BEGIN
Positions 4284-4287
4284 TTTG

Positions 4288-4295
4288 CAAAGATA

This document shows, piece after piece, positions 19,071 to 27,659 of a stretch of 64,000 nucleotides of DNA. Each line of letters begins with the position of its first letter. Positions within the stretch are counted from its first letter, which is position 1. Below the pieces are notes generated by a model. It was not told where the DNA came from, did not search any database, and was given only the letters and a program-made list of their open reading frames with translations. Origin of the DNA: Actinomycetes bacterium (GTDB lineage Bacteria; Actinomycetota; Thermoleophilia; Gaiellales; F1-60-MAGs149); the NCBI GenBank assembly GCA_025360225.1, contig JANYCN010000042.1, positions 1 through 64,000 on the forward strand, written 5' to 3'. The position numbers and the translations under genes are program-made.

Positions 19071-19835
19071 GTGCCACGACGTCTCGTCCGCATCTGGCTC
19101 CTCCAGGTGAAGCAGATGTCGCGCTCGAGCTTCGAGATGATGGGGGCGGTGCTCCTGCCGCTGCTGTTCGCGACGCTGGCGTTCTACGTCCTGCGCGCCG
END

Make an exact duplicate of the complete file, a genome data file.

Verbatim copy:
Positions 4284-4287
4284 TTTG

Positions 4288-4295
4288 CAAAGATA

This document shows, piece after piece, positions 19,071 to 27,659 of a stretch of 64,000 nucleotides of DNA. Each line of letters begins with the position of its first letter. Positions within the stretch are counted from its first letter, which is position 1. Below the pieces are notes generated by a model. It was not told where the DNA came from, did not search any database, and was given only the letters and a program-made list of their open reading frames with translations. Origin of the DNA: Actinomycetes bacterium (GTDB lineage Bacteria; Actinomycetota; Thermoleophilia; Gaiellales; F1-60-MAGs149); the NCBI GenBank assembly GCA_025360225.1, contig JANYCN010000042.1, positions 1 through 64,000 on the forward strand, written 5' to 3'. The position numbers and the translations under genes are program-made.

Positions 19071-19835
19071 GTGCCACGACGTCTCGTCCGCATCTGGCTC
19101 CTCCAGGTGAAGCAGATGTCGCGCTCGAGCTTCGAGATGATGGGGGCGGTGCTCCTGCCGCTGCTGTTCGCGACGCTGGCGTTCTACGTCCTGCGCGCCG